If you want a good guard dog, get a goose," an old hermit told me once. He lived on an island with a lot of sheep, and his goose was ferocious, all right. Climbing up the hill to the man's one-room shack, I kept my eyes on the goose and my arm extended, finger pointed at its beak. If I'd turned my back on the goose for an instant, I'd have gotten it in the neck, for sure. So two years ago, when son Patrick and his wife, Pat, bought a pair of geese, I foresaw trouble.
"Why do you want geese, anyway?" I asked Patrick. "Of course, a nice, fat goose for Christmas is not a bad idea."
"Just to have around," he said. "We're not planning to eat them." Patrick's black Lab, Rafiki ("friend" in Swahili) was the first to experience the ferociousness of geese. Accustomed to being the boss of the farmyard, as well as the alarm bell for deer, raccoons, and other wild creatures, he assumed he could bring the geese into line. He charged them, in his usual way - barking and with his tail up.
But the geese held their ground. Confused, Rafiki declared victory, turned his back and trotted off. Instantly, the male goose attacked, pecking him viciously at the base of the tail. Rafiki raced off, yelping, tail between his legs, having just met and been mastered by Goose, the alpha guard dog.
Within a month, the mother goose was sitting on a clutch of eight eggs; and by midsummer Rafiki was slinking around, a shadow of his former self, as the geese took over the farm. The goslings, of course, were adorable - like so many Madelines, following behind their parent/teacher in a pleasing, perfect line. When they strutted down the country road, cars stopped and cameras emerged. When they went for their afternoon swim in the pond, even I forgot what they would become.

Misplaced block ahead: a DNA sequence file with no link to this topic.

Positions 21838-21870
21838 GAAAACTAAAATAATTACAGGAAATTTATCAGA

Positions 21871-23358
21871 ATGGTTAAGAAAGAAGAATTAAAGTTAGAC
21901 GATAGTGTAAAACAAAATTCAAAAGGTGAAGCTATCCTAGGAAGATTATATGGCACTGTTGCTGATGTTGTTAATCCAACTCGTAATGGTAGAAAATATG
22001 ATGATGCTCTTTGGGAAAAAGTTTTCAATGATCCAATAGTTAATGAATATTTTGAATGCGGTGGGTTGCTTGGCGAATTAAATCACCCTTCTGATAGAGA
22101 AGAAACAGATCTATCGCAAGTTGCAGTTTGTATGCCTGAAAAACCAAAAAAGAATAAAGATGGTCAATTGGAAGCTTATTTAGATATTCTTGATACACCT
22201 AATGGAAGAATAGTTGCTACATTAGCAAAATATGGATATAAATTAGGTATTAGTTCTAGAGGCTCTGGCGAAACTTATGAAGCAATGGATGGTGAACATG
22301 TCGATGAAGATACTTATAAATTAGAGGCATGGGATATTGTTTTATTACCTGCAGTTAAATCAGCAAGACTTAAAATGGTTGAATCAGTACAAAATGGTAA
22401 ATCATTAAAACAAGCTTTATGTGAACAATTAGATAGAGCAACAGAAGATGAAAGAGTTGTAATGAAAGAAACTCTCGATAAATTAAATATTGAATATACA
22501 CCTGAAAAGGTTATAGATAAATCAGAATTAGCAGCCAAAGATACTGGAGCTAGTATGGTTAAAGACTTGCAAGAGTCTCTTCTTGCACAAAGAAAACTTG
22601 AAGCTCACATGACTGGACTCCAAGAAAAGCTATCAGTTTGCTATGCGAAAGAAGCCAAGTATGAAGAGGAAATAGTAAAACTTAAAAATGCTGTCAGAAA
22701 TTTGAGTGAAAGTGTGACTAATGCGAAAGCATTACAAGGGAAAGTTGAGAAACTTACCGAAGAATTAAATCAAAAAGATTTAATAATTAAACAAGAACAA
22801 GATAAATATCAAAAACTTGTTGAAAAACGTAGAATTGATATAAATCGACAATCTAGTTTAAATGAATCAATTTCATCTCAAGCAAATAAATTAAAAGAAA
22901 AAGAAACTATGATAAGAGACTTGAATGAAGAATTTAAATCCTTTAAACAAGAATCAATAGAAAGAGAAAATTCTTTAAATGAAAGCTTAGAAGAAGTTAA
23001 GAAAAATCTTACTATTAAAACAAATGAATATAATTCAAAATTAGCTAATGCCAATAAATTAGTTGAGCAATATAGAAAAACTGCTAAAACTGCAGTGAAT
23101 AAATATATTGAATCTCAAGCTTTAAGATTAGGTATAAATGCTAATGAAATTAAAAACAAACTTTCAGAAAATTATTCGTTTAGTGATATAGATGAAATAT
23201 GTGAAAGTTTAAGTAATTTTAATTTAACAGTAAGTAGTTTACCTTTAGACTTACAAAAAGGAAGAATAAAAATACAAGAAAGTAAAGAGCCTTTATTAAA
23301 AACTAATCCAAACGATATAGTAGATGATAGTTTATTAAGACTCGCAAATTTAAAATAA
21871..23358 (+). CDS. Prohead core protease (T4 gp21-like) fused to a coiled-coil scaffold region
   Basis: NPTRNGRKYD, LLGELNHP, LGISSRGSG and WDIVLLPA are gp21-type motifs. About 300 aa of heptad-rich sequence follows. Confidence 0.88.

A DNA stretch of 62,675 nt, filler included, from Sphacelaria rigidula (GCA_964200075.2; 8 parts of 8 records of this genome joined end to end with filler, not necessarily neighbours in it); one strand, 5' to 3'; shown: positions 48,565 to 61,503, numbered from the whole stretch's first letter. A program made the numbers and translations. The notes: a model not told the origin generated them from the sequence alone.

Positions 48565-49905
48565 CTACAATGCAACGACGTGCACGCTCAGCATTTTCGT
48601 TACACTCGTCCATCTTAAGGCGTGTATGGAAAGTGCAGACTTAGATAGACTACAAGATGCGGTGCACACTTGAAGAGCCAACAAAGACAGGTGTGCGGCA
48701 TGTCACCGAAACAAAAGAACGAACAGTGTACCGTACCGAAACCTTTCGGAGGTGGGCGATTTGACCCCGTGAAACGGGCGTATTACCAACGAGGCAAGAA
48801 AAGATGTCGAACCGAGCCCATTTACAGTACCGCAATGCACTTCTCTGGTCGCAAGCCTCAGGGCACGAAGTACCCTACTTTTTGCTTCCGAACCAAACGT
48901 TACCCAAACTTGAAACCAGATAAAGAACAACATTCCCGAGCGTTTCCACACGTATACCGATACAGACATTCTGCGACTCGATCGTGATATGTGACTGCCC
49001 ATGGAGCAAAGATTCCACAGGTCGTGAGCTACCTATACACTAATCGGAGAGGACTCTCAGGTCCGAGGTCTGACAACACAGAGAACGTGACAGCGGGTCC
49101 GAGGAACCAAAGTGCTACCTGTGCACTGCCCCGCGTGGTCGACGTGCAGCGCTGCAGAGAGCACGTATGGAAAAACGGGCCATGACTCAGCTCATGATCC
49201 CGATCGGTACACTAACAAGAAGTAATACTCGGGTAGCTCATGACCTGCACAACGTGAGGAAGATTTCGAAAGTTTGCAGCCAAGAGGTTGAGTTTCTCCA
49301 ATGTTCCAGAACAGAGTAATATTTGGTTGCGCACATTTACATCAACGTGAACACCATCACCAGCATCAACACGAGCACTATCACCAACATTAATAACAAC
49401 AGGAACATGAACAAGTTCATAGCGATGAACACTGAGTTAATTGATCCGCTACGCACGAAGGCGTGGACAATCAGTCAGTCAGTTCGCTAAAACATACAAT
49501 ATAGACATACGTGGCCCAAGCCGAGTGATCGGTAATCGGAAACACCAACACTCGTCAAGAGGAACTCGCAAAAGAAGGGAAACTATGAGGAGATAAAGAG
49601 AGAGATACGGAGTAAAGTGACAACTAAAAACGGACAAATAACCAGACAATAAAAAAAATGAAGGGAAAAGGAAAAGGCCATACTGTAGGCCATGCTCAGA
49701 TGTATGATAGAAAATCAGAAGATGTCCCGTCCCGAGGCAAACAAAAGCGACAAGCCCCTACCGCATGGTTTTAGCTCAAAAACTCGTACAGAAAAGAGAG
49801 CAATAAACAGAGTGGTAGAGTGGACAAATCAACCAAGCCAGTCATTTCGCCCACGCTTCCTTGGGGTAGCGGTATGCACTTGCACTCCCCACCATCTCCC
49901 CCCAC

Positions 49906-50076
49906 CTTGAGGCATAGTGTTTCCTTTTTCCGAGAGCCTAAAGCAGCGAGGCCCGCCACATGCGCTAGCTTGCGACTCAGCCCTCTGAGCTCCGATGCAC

Geese are quite wonderful in their way, I have to admit. When approached, the head goose stares at you as if you were something to eat - wings spread, serpen-
tine neck outstretched, nostrils distended, beak cocked. He's the warrior spirit epitomized - courage in the face of superior force, unflagging attention to duty, semper fidelis. The bird world's unflappable marine.
Two months later, the eight goslings had developed into five fierce males and three only-somewhat-less-intimidating females. While one could admire a single warrior goose, facing a squad of them was suicidal.
Even Patrick began to show signs of strain.
"Watch out where you walk," Pat warned us one day when we drove up. Easier said than done. If you kept your eyes on the ground, you had to turn them away from the geese; and if you kept your eyes on the geese....
A few weeks later, the flock was down to three.
"What happened to them?" I said, thinking that perhaps the geese had finally been commandeered for the table.
"Sold them to a chicken farm."
"Why would they want geese?"
"They keep the foxes and raccoons away from the chickens," Patrick said. Range chickens, as they are called, have a way of leaning up against the fence when they sleep at night, making them an easy mark for marauders. But not if there's a goose around. One honk and the enemy skulks back into the night. Often, the chickens do not even wake up.
"Guard geese," I thought. "For feebler members of the feathered world." Perfect. Every creature has a job. Just a matter of finding out what it is.
"And what about these?" I said.
"Oh, it's good to have few around."
But the following spring the mother goose was sitting on another clutch of eggs.
"So, are you going to sell some more to the chicken farm?" I said.
"He'll take a few," Patrick said.
"And the rest?"
"We may raise some chickens ourselves. And then there's Rufus. He's our neighbor. He wants a couple, he said. To keep male dogs away from his breeders." We looked over at Rafiki. He looked up at us - and thumped his tail.